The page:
People living with cancer can have complex and varied needs, many of which are currently not being met. One in four people who have been treated for cancer live with ill health or disability as a consequence of their treatment. It is important to support people with cancer to return to as good quality of life as possible after treatment has ended.
The cancer strategy contains recommendations that could go a long way towards helping people living with breast cancer. It places a significant emphasis on the importance of improving the quality of life of patients after treatment and contains a specific recommendation that the NHS should ensure that people living with and beyond cancer are fully supported. The government has accepted all 96 recommendations and this is welcome. However, progress has stalled. Ministers should publish a detailed update against these recommendations as soon as possible.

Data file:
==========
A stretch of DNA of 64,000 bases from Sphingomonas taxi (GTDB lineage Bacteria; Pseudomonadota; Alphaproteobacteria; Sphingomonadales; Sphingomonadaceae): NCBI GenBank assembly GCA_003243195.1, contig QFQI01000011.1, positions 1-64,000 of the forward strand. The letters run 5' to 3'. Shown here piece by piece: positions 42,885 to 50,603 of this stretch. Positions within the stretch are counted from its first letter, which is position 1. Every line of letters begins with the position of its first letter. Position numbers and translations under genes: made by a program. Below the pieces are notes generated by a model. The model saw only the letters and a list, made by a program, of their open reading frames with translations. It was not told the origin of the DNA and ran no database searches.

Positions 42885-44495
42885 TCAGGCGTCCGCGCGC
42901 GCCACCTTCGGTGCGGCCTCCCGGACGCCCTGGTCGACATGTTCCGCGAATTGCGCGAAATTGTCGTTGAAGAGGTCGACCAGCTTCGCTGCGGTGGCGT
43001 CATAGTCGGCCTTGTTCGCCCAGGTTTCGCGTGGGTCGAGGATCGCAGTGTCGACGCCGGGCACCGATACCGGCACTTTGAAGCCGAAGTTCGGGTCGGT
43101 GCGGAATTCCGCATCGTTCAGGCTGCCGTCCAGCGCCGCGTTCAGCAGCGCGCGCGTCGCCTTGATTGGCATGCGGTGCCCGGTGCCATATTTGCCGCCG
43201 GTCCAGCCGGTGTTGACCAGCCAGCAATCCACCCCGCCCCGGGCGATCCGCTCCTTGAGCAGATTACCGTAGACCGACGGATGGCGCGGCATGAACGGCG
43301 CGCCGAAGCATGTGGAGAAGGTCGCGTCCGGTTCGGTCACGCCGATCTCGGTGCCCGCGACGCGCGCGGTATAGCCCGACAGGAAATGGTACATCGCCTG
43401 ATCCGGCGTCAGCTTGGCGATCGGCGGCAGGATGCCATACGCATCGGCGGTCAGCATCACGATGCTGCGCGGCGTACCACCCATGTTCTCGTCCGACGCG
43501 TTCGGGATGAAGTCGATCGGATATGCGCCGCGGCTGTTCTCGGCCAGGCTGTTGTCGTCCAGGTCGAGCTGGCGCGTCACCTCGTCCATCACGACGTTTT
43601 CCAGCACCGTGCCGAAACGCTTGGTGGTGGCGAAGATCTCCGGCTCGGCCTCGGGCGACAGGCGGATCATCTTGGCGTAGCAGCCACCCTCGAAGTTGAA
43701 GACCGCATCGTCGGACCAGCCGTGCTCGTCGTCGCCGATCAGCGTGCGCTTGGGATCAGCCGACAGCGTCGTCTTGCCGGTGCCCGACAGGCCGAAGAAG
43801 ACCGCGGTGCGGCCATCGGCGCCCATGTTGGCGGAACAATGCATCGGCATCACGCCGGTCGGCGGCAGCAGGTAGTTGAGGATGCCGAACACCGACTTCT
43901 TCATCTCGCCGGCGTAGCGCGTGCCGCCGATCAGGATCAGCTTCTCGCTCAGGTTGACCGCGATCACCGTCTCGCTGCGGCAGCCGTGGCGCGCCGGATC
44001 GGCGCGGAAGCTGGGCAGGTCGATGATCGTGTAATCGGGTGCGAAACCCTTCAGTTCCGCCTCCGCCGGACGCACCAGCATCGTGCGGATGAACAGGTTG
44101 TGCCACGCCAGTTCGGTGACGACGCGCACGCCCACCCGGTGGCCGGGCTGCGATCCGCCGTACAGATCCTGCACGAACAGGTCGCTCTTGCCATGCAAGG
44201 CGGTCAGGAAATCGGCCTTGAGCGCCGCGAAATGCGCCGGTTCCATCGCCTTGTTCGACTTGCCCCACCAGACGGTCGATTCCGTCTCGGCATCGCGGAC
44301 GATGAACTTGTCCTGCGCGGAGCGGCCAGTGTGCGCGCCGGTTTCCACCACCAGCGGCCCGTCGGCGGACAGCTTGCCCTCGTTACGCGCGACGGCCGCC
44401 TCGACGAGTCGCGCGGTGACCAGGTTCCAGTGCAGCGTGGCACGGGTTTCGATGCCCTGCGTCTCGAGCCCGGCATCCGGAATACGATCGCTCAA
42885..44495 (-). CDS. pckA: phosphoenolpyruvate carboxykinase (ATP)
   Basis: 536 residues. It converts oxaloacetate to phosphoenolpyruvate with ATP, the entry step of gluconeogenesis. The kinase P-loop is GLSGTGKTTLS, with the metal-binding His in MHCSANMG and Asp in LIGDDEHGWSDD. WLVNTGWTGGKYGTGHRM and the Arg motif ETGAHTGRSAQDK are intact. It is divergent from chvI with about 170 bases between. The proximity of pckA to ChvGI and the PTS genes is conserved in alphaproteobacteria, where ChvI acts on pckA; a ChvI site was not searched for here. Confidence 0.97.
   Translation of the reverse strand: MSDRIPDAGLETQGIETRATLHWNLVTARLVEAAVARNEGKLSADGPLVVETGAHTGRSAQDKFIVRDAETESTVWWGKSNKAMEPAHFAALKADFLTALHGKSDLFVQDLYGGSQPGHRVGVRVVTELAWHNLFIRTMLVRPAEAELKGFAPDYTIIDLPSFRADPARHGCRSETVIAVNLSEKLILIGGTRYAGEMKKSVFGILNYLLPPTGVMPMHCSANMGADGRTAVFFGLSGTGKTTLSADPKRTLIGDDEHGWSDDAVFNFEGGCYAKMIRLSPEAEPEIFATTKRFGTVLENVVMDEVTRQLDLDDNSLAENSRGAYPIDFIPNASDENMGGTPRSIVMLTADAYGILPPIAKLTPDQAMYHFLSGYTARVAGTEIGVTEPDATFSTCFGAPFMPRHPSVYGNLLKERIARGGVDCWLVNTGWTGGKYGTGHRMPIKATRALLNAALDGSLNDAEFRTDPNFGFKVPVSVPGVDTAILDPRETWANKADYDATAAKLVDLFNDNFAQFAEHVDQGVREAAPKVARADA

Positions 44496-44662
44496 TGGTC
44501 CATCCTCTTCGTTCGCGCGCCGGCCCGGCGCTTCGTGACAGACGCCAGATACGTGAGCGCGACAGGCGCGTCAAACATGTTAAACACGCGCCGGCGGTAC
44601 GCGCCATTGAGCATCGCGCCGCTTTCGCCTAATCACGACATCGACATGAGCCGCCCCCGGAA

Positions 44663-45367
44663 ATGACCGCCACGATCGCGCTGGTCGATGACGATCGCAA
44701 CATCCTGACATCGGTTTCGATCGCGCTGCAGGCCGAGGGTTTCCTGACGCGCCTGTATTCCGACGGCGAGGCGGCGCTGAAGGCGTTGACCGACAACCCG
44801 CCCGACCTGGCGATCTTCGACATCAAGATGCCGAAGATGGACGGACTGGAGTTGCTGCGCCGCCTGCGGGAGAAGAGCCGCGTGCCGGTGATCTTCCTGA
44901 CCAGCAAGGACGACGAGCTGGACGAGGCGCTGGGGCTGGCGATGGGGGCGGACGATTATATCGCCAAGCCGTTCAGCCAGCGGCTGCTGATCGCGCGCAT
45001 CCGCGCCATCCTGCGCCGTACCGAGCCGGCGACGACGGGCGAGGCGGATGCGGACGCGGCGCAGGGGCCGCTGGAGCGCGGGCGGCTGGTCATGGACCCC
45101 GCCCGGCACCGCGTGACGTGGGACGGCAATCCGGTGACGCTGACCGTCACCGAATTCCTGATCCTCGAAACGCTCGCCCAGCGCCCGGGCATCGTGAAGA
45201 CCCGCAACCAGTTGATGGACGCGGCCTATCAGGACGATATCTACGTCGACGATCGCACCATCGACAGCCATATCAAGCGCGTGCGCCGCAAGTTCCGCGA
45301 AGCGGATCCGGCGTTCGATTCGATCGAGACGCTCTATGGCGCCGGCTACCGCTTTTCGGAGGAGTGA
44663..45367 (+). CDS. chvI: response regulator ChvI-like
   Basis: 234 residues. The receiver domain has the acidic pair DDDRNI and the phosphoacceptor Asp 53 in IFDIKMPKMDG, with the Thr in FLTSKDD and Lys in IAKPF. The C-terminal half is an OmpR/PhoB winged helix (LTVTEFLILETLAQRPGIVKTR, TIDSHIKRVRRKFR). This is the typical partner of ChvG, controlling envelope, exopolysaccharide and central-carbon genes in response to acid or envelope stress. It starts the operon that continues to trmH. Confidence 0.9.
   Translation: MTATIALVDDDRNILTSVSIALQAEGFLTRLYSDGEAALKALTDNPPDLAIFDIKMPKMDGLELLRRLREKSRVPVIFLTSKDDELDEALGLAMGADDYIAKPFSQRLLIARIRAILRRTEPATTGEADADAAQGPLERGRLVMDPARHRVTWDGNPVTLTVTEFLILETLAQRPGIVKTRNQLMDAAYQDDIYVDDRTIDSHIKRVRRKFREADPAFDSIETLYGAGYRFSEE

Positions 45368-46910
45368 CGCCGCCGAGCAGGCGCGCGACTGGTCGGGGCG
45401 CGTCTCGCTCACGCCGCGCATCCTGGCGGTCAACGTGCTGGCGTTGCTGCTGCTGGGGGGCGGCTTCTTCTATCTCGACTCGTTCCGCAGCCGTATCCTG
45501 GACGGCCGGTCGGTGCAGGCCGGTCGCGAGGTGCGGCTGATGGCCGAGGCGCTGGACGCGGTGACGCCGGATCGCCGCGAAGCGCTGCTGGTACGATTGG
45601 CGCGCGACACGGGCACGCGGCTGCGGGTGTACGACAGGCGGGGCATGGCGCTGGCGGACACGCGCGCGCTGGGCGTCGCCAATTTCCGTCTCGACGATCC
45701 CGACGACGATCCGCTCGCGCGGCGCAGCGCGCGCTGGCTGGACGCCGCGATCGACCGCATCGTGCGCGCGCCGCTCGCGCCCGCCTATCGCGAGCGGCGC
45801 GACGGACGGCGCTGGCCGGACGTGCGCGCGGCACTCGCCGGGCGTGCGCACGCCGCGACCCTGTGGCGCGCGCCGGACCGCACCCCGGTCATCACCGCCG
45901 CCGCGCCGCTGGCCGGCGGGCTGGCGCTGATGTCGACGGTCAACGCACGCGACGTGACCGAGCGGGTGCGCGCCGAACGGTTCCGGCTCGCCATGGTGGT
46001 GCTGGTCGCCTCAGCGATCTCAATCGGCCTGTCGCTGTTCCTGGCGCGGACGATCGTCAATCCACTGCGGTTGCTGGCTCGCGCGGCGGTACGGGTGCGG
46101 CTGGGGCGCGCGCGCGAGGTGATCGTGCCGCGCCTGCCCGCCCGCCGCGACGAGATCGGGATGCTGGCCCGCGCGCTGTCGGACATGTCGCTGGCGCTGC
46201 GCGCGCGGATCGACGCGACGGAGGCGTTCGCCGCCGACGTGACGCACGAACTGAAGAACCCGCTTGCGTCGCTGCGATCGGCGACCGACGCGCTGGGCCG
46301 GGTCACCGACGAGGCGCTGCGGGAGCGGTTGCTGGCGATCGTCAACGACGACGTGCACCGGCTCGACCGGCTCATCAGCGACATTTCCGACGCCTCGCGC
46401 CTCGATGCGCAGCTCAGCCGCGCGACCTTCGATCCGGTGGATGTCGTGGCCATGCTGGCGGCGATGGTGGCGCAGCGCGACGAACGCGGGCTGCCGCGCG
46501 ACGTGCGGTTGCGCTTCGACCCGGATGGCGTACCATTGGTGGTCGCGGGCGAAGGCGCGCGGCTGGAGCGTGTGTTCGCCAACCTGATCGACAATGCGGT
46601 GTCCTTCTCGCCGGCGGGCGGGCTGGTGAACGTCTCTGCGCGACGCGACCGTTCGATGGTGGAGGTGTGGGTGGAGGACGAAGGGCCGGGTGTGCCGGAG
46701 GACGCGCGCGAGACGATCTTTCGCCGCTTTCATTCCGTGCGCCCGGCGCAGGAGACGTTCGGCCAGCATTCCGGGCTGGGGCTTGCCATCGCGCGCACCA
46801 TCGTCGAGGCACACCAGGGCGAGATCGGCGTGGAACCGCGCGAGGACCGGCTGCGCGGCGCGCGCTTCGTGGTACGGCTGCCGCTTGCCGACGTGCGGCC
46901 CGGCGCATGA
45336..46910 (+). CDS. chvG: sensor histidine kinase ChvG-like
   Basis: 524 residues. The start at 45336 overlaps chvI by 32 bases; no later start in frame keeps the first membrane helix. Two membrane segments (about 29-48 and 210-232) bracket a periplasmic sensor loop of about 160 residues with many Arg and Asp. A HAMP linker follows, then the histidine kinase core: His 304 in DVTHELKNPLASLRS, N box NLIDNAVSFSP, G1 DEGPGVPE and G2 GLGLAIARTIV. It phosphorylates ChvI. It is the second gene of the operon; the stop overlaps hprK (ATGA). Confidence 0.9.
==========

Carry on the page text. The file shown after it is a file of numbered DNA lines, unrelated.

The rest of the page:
NHS England is currently piloting a new quality of life metric in five Cancer Alliances across England. This uses patient outcomes questionnaires to identify how well people are living 12 to 24 months after treatment. A full evaluation is due to be published ahead of its full rollout in 2019 and I will follow developments in this area closely.
The sustained underfunding of our NHS has pushed our health service to the brink and it is patients who are paying the price. The government has repeatedly missed the cancer waiting time target and there are almost 100,000 staff vacancies across our health service. It is unacceptable that, despite improvements in cancer survival rates, the UK still lags behind many of its European counterparts on cancer outcomes.
I will continue to press Ministers to bring forward a sustainable plan for our NHS so that it can deliver the standards of care patients deserve and ensure that the recommendations in the cancer strategy can be achieved.